Gardening September 2018

by Jane Ahrens

From Mélie’s Garden

It is hard to believe that we are now at the end of summer and what an unusual summer it has been for Fishers Islanders with all the heat and humidity! But we were treated to some special horticultural and environmental events by a number of very knowledgeable people. “The Five Seasons: Gardens of Piet Oudolf” was a truly inspirational movie about Oudolf’s naturalistic landscape designs. The F.I. Conservancy’s Nature Day and Parade Ground Walks with Doug Tallamy were also highly educational for all ages.

I attended a wonderful lecture at the Henry L. Ferguson Museum – “Tracking the Natural World Around Us” given by Nathaniel Wheelwright. He has written a very informative book, The Naturalist’s Notebook which encourages all of us to pay attention to our daily environment. No matter where we are – country or city – nature surrounds us and we can record our observations. The date the birds return in the spring, the first snowfall in winter or even what time of year your tomatoes are ripe all can be jotted down.Just start with a couple of things you want to follow. Wheelwright’s book is very helpful and includes pages for you to start recording your observations. Through his own notations on his property in Maine, he has seen that the seasons have definitely changed.

As I look around my garden it appears to be almost burned. The hydrangeas are turning brown and are not their usual wonderful purple. I don’t know if it has been the hot sun or very high humidity that has produced this look. This season started out slowly with very cold temperatures, so I never really caught up with all the late spring – early summer chores before the intense heat arrived. The Queen Anne’s Lace bloomed in our field in July instead of August. We had ripe tomatoes and zucchini in our garden two weeks before normal and they are completely finished now. There are two large pumpkins ready to be picked and I am concerned they won’t last until October! What will be left to enjoy in the garden in the early fall? Luckily the old “workhorse” Sedum Autumn Joy seems to be on a normal schedule and some white fall flowering Anemones look healthy with nice green buds. Salvia ‘Blue Victoria”, along with zinnias, dahlias and snapdragons are all still blooming, so there are some flowers left to pick. Hopefully, the roses will rebound before the summer’s official end in mid-September to spruce up the garden.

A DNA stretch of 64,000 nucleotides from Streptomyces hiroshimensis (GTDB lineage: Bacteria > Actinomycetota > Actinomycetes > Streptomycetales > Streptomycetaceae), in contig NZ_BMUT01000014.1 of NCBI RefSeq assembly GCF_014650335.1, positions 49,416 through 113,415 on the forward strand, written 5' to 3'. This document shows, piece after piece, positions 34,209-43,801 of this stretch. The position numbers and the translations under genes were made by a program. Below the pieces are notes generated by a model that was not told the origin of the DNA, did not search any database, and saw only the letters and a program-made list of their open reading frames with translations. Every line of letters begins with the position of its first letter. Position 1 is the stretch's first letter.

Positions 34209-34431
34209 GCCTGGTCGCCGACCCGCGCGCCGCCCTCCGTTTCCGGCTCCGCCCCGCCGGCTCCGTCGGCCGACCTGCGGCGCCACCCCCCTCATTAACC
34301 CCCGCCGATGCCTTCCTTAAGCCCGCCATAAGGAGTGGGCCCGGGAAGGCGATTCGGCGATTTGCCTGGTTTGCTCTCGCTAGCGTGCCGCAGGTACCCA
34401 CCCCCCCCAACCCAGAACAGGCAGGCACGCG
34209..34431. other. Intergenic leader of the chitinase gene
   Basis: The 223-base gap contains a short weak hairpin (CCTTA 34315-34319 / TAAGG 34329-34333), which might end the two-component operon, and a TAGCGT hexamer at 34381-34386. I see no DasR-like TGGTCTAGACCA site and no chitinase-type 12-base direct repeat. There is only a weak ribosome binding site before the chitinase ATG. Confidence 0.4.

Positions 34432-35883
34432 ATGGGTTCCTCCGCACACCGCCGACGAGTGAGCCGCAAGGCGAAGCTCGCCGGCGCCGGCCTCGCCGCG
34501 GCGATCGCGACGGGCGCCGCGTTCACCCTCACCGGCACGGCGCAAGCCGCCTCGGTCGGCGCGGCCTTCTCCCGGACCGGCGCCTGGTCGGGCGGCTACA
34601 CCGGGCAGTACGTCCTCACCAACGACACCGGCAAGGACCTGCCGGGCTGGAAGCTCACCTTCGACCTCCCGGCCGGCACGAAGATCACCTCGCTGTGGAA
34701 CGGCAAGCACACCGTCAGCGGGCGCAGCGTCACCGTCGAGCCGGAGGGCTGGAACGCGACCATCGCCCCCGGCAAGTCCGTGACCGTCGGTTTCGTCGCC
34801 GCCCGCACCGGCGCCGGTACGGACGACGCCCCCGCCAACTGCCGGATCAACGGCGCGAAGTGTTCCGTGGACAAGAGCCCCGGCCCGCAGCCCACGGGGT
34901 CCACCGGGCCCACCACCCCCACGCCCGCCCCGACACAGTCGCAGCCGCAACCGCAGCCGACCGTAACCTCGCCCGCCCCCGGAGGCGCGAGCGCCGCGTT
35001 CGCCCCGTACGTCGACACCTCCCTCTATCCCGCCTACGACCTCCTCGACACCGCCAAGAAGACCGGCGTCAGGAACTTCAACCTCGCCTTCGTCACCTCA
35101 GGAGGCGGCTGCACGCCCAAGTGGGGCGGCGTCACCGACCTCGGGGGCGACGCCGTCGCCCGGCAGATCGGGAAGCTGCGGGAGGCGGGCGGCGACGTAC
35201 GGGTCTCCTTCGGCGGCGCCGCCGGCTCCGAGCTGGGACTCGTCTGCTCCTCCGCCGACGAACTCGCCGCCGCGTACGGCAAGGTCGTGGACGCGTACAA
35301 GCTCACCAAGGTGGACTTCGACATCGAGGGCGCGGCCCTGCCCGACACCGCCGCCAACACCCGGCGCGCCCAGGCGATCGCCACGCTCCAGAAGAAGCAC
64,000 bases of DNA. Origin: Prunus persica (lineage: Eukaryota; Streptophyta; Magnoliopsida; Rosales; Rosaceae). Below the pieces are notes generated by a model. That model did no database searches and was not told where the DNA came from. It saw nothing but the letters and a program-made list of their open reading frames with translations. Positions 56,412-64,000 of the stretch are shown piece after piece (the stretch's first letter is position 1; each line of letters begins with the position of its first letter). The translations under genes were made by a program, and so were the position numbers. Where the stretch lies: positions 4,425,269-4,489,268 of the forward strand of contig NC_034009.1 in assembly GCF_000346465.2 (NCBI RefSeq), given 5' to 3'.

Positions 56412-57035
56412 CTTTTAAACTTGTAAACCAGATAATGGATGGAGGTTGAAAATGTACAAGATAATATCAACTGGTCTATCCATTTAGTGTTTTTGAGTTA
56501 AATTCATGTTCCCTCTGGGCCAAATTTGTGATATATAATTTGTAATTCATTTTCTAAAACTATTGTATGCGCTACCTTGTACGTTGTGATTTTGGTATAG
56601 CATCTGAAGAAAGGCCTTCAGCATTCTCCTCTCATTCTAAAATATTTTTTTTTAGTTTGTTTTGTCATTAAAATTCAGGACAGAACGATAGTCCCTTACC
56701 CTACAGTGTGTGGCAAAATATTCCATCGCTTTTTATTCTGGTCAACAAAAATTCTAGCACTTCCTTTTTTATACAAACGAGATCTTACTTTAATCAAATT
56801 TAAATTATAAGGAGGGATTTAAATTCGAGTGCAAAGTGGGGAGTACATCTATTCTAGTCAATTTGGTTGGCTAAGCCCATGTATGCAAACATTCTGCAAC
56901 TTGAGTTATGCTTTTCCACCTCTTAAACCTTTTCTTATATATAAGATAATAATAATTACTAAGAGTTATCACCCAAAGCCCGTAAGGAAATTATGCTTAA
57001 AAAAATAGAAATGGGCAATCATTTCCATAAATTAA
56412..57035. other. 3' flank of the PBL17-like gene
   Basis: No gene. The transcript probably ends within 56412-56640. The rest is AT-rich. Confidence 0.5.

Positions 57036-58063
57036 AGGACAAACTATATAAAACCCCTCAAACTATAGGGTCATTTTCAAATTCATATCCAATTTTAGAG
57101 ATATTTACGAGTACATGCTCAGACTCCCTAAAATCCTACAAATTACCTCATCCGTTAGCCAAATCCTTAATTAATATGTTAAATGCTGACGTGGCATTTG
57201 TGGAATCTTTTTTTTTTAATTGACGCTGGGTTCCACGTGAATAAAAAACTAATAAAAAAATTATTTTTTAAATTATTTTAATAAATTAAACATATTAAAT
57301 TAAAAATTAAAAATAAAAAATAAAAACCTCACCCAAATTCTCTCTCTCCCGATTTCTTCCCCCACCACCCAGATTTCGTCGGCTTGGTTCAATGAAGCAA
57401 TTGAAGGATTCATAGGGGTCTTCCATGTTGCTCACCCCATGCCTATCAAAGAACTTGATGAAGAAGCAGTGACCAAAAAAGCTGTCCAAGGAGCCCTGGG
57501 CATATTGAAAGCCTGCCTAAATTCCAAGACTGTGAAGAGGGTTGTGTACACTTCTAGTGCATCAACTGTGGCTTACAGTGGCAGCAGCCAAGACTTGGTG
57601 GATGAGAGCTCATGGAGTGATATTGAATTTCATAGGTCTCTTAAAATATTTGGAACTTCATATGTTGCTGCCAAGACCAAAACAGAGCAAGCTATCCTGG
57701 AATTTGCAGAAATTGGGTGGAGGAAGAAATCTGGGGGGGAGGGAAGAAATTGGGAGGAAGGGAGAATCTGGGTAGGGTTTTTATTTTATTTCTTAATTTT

Now that it is somewhat cooler, here is a short End of Summer Chore List that might be helpful:

  • Keep weeding and cutting dead flowers and foliage
  • Make a list of changes you might want to make this fall or early spring
  • Transplanting can be done now, as long as you get the hole thoroughly wet before placing the plant and continue watering until you feel the plant is acclimated.
  • Bring houseplants inside once the nighttime temperatures drop into the sixties
  • Make sure they have been hosed off and sprayed with insecticidal soap to get rid of any summer bugs.
  • Order spring bulbs to be planted in October and early November

And if you too have ripe pumpkins in your garden, pick them and soak them briefly in a solution of 1T. Bleach per gallon of water and then place the pumpkin in a dry area undercover. They can be stored at 50 – 60 degrees for ten weeks, but need 50 to 70 % humidity.

Hopefully, my early pumpkins, after this treatment, will make it to Halloween!

Please send us your gardening success pictures and we may use them in a future article!

Featured Photo

USCG Eagle passing the Race early morning March 18, 2023 on her return from the Chesapeake Bay. Photo Credit Marlin Bloethe

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